Now, the film had a certain "straightening" of Burroughs, deflecting the sexuality toward grotesque machines.

In my Gay & Lesbian Literature class, all the professors were loathe to touch Burroughs. They didn't seem to think he represented anything in the evolution of gay literature. How could this be true? Or is the sex in Burroughs books so alien that it doesn't seem to have anything to do with real-world sexuality?

I guess, I ask this question to gay readers: how much of WSB's sexual writing is sacred to his text? Are the genders of the characters themselves sacred?

If a book was translated for screen, and a character was made female (or M2F transgender), would it be a disservice to Burroughs and his hard-core fans?
In case you haven't seen it, Cronenberg responds to (in my opinion rather shrill and obnoxious) accusation of "straightening" Burroughs in this interview:

http://www.davidcronenberg.de/gaylunch.html


http://realitystudio.org/forum/viewtopic.php?f=1&t=1557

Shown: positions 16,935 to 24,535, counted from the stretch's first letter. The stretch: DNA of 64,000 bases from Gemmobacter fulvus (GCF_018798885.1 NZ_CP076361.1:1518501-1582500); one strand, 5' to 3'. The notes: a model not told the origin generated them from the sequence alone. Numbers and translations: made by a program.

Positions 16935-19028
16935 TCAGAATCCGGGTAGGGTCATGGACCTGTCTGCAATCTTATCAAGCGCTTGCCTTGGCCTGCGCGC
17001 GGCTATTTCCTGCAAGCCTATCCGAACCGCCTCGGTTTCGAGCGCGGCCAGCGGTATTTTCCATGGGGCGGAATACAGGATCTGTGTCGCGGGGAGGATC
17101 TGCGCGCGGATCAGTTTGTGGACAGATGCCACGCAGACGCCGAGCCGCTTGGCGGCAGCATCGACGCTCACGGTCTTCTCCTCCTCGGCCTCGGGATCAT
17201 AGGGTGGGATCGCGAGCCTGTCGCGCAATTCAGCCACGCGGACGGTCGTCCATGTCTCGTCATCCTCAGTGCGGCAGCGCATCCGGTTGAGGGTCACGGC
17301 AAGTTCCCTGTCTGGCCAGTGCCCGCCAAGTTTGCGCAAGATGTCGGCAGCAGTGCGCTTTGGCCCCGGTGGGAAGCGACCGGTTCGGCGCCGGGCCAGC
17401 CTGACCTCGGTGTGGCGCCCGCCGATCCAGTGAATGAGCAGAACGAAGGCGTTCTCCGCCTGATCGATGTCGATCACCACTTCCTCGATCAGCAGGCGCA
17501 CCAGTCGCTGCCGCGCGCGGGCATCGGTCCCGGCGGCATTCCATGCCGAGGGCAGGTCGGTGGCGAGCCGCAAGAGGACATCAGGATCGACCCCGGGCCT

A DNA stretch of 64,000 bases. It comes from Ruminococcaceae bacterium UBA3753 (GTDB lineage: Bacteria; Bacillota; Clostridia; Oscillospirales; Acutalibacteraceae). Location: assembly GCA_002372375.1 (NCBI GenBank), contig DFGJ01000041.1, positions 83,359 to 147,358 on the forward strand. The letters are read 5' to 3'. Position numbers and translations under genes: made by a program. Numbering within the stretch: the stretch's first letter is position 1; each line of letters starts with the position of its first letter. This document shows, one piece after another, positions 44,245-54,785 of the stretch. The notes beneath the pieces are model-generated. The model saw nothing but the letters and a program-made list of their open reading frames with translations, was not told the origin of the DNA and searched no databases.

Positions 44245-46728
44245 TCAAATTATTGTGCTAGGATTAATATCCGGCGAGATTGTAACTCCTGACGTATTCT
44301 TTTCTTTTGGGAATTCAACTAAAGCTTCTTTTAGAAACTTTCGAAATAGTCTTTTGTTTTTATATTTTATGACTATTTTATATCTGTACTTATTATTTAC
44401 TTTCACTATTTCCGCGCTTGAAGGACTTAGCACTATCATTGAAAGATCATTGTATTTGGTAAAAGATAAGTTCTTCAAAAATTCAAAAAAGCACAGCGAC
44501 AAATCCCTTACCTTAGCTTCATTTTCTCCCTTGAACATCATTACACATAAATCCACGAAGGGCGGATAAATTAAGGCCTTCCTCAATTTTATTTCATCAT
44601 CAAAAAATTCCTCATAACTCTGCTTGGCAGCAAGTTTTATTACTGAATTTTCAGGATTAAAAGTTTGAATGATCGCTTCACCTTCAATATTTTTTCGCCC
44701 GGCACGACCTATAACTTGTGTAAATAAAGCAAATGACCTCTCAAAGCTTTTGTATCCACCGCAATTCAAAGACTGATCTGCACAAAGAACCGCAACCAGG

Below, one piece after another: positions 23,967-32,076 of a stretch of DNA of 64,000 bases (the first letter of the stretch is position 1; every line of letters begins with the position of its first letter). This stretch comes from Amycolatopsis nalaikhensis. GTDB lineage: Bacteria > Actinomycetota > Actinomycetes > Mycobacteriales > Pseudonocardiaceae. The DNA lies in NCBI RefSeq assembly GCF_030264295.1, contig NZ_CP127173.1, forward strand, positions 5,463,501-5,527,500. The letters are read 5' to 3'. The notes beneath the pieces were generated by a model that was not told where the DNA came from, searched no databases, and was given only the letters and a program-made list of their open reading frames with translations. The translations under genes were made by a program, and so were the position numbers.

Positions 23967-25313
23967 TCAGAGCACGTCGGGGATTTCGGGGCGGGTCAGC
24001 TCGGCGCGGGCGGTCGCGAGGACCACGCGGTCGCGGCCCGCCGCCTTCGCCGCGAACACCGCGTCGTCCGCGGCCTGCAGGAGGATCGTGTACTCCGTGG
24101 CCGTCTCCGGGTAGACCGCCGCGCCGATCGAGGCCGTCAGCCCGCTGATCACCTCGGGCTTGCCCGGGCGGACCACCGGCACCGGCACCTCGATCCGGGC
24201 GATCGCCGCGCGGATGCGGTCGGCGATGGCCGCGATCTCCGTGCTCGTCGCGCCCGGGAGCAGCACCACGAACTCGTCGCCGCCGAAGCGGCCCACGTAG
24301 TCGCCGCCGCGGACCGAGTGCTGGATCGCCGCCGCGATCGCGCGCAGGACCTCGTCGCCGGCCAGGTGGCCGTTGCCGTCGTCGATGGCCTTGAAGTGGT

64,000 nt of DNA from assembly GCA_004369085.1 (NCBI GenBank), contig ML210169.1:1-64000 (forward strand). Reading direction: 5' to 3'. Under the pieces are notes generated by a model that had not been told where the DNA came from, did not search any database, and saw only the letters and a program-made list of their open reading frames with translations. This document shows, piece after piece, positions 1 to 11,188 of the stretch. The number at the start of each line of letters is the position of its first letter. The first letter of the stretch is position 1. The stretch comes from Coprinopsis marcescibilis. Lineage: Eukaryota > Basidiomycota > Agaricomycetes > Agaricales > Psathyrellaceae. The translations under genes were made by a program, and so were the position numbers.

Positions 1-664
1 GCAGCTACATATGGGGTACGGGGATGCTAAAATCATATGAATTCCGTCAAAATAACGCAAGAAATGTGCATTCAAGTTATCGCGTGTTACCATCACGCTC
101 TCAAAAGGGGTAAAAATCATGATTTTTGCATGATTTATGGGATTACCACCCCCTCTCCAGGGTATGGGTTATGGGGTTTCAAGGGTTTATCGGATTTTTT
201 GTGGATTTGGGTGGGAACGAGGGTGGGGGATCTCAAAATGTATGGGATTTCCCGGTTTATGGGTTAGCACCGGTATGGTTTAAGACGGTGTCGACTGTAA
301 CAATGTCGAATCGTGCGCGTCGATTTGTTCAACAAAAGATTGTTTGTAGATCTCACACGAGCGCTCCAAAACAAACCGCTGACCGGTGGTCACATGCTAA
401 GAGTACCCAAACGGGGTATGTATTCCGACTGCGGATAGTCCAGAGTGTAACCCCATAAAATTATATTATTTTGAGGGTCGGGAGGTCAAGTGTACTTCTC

Expense_Account
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Name a Burroughs book: Junky

Re: Homoexuality -- Sacred or Superfluous?

Post by Expense_Account » Fri Sep 05, 2014 1:19 am

In case you haven't seen it, Cronenberg responds to (in my opinion rather shrill and obnoxious) accusation of "straightening" Burroughs in this interview:
http://www.davidcronenberg.de/gaylunch.html
http://realitystudio.org/forum/viewtopic.php?f=1&t=1557[/quote]

I'll check it out. My main thing is a lack of female characters. That's a screenplay type of thing anyway. Johnny Yenshe might was well be a ladyboy. Countess di Ville isn't around long but any glamorous actress could chew the scene with her for a bit. The commisar creates a woman out of Carl's flesh with the green jelly, does he not? And maybe I&I, the Intolerable kid, is a female punk rocker with a mustache and a bowl cut giving it to the man.